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Bayesian cell counting Pt. 2 - Growth over time

Posted by Cameron Davidson-Pilon on

I’ve started growing yeast in my closet-turned-laboratory. There’s a reason why I am growing yeast, but that’ll be for another post. For this experiment, I wanted to use my new hemocytometer to do cell counts periodically over the next few days to gather data.

A nutrient-rich bioreactor (an Erlenmeyer flask with wort) was left at room temperature with plenty of aeration (a magnetic stirrer) for about 2.5 days. My collected data is below.

| hour | cell count |
|------|------------|
| 0    | 20         |
| 12.5 | 21         |
| 17.5 | 28         |
| 23   | 34         |
| 36.5 | 34         |
| 42.5 | 31         |
| 48   | 32         |
| 65   | 32         |

Modelling

As I mentioned in my previous post, counting cells is a very noisy process, so we want to keep that in mind as we analysis this data. We have two options to proceed:

  1. Assume each sample is independent, and run the same Bayesian model outlined in the previous article on each observed count, and plot the posterior distributions over time. This has the advantage of not assuming any parametric form of growth, but it has the serious disadvantage of not pooling any of the information (i.e. information at time 23 is very relevant to inference at time 17.5 and 36.5).
  2. Assume some parametric growth model with unknown parameters, and fit to these parameters.

I like option two, as it’s more of a challenge, and it can be used for interpolation within the data points and extrapolation outside of the observed data points.

Typically microorganism growth after inoculation has 3 phases: lag-phase, log-phase and stationary phase. The lag-phase is a period where the organisms become accustomed to their new environment, and have low reproduction. The log-phase is a poorly-named phase that represents the period of high (exponential) reproduction. Finally, after the medium has been depleted or the organism concentration has become too high, the organisms stop reproducing and they enter the stationary phase. This type of growth looks a lot like logistic growth, so let’s use that model:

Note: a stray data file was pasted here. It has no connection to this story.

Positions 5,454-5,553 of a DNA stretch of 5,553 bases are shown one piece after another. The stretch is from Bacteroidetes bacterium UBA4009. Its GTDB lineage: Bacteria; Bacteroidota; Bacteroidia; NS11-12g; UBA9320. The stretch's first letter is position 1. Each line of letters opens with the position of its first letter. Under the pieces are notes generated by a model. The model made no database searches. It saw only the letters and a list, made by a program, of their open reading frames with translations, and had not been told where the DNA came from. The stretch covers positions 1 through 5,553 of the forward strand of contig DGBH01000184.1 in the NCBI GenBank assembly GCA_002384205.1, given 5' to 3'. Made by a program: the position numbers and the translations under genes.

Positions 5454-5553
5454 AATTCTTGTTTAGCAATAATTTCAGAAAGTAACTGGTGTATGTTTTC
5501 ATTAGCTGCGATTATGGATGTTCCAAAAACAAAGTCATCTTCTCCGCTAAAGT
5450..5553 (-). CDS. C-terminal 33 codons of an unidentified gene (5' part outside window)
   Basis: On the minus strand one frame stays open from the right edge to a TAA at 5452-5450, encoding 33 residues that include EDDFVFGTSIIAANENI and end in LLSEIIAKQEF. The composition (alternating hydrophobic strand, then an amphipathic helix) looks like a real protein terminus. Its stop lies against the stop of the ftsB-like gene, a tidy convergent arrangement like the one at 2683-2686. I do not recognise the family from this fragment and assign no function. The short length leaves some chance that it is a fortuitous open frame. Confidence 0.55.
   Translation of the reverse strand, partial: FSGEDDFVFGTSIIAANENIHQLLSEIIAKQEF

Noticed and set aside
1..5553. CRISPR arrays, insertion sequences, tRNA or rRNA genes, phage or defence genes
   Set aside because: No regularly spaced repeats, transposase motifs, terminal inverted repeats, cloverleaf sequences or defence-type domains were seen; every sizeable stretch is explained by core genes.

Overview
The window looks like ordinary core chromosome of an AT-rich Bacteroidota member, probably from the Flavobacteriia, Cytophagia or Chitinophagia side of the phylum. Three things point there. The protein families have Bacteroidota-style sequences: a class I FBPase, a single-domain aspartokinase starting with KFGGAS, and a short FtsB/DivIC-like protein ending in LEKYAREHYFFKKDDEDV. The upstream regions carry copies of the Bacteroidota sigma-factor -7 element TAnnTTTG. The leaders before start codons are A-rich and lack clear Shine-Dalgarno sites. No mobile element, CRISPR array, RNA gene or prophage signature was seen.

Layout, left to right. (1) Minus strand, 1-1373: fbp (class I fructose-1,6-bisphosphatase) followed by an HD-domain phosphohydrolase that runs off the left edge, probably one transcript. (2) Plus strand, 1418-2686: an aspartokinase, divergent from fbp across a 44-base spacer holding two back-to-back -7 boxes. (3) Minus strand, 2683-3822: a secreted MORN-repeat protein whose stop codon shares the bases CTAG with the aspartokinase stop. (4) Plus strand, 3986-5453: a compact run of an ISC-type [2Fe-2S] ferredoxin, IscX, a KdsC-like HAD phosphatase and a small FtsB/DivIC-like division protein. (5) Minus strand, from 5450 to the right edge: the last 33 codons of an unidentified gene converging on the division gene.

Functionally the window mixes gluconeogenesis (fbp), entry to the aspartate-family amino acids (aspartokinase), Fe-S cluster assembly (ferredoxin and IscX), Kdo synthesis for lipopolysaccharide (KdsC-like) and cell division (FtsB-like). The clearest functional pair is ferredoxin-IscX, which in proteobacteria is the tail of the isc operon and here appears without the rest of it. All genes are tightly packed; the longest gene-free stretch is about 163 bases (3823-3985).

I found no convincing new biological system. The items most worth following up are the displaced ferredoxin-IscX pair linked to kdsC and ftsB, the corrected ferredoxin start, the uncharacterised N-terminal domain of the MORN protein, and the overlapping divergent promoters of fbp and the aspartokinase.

$$(\text{yeast/mL})_t = P_0 + \frac{K}{1 + \exp(-r\cdot(t - \delta))}$$

The lag-phase is modeled by the \(\delta\) parameter - the larger this is, the longer the lag-phase went on for. From sources, the lag-phase usually lasts less than 24h. Given my initial bioreactor conditions, a lookup table suggests I should see about 50% growth. Furthermore, using the volume of the medium and the estimated concentration of my inoculate, I have an estimate for my initial concentration. All these give me priors for my estimates.

Inference

We can model this in PyMC3 like so (this is modified code from my previous yeast-counting blog article).

import pymc3 as pm

MILLION = 1e6
TOTAL_SQUARES = 25
SQUARES_COUNTED = 4

yeast_counted =    np.array([20, 21,   28,   34, 34,   31,   32, 32])
hours_since_inoc = np.array([0,  12.5, 17.5, 23, 36.5, 42.5, 48, 65])
n_obs = yeast_counted.shape[0]


def logistic(t, K, r, delta_t):
    return K / (1 + np.exp(-r * (t - delta_t)))


with pm.Model() as model:

    K = pm.Normal("K", mu=50 * MILLION, sd=25 * MILLION) # about 50% growth was expected
    P0 = pm.Normal("P0", mu=100 * MILLION, sd=25 * MILLION)
    r = pm.Exponential("r", lam=2.5)